Slavery in brick manufacture

Clay Technology magazine
,
17 May 2018

Khai Trung Le looks at the use of satellite imagery to track slavery in brick manufacturing.

The number of kilns along the South Asian Brick Belt, an unofficial stretch of brick manufacturing across parts of Pakistan, India, Bangladesh, and Nepal, and known site for modern day slavery, has been estimated using Google Earth technology, helping to calculate the scale and impact of slavery. 

The most recent estimate from the Global Slavery Index indicates that more than 40 million people are enslaved. However, there is a global political commitment to ending slavery, including through the United Nation’s Sustainable Development Goal target 8.7, which aims to eliminate all forms of slavery by 2025.

The Rights Lab, a University of Nottingham, UK, research platform aims to achieve this. It asserts that, at the time of writing, there are 55,387 brick kilns along the Belt. Although there have previously been regional estimates, the full scale was unknown, making action from appropriate organisations near impossible. Brick kilns have long been linked with exploitation of workers, with the Rights Lab stating many have been trafficked into bonded labour slavery.

Dr Doreen Boyd, lead researcher of the study, told Clay Technology, ‘Accurate information on slavery activity is not easy to come by and is one of the biggest barriers in the fight against slavery. Building on previous work [the Rights Lab] has carried out, we wanted to find a way of calculating the number of brick kilns on the Brick Belt, which is an area notorious for using slaves, so that we can help to provide a clear picture of the true scale of the problem.’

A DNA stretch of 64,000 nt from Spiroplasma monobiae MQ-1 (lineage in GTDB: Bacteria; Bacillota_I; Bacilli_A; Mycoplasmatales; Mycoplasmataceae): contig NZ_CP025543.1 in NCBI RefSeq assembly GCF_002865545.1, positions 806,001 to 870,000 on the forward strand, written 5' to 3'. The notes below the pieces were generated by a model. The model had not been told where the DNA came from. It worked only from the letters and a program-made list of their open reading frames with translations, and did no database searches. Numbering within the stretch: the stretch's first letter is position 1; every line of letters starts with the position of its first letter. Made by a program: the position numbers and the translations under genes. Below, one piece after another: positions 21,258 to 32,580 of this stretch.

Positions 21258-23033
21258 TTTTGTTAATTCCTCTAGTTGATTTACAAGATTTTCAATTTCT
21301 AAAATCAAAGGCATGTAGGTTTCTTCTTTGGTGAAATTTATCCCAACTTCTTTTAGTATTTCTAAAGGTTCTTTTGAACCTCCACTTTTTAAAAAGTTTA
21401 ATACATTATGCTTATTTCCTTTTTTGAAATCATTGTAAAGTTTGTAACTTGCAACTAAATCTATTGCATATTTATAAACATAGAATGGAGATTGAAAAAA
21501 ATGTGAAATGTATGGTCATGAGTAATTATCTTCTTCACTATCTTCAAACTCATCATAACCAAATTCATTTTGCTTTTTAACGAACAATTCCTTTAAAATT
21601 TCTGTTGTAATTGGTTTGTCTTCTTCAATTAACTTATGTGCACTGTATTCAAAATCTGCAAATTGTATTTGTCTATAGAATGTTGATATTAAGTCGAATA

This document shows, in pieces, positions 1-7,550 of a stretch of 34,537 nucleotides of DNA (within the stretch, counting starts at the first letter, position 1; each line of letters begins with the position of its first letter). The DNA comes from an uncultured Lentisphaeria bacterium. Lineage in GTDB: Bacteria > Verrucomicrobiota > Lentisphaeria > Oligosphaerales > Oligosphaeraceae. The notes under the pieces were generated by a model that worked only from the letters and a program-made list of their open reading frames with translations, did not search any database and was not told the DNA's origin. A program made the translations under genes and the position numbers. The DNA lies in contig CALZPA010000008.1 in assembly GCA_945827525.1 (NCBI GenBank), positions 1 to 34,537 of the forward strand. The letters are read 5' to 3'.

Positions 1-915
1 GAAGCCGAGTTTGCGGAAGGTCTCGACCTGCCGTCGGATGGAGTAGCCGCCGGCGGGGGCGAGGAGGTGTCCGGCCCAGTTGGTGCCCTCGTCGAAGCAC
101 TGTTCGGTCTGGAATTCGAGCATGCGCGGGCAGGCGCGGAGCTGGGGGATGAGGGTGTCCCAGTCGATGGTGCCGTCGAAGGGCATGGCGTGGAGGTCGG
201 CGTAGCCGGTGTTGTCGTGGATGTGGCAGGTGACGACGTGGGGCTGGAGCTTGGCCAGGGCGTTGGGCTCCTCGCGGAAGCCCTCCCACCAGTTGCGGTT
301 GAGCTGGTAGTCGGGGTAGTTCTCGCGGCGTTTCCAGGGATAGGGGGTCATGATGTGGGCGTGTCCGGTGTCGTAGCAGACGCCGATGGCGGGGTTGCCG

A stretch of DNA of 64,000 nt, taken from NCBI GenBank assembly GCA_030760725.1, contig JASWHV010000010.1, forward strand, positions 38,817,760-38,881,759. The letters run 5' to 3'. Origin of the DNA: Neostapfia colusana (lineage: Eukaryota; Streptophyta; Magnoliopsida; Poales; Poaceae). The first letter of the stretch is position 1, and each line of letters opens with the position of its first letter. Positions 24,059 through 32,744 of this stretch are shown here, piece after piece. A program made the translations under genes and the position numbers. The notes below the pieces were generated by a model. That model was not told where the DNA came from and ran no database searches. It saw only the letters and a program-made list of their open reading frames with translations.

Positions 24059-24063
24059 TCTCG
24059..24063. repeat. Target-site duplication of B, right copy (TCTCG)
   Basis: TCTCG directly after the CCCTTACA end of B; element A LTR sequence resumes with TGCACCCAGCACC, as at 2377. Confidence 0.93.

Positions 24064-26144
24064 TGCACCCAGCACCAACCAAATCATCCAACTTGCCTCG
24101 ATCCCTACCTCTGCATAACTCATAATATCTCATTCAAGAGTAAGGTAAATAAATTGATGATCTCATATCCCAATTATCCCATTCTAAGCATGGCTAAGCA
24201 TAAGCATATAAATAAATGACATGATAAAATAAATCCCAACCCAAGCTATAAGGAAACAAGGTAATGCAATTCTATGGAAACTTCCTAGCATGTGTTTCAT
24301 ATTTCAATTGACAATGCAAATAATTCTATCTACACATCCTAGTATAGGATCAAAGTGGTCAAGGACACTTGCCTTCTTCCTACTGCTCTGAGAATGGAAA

Fighting injustice 

Although many different types of kilns are used along the Belt, the most common is known as the Bull’s Trench kiln, a large oval kiln so distinct in shape as to be visible in satellite imagery. The Belt stretches across 1,551,997km2, so the Rights Lab team took a probability sample of 100km2 from satellite imagery purchased by Amnesty International, and identified the kilns within. This was corroborated by ground intelligence from non-government organisations confirming the breadth of brick manufacturing in the area. The average density was then scaled up over the region to make an estimate of total kilns. 

Boyd continued, ‘We cannot successfully fight this abhorrent industry if agencies don’t know what resources they need to do so. This calculation is just the first step in helping agencies worldwide in preparing action plans on how to tackle the problem. There is a long way to go. Meanwhile, we hope that this initial work is a small step towards achieving freedom across the globe for everyone.’ See Clay Technology February 2018 for more on using satellite imagery to fight damaging brick production in Bangladesh.

To read Slavery from Space: Demonstrating the role for satellite remote sensing to inform evidence-based action related to UN SDG number 8, published in the ISPRS Journal of Photogrammetry and Remote Sensing, visit bit.ly/2r81JrE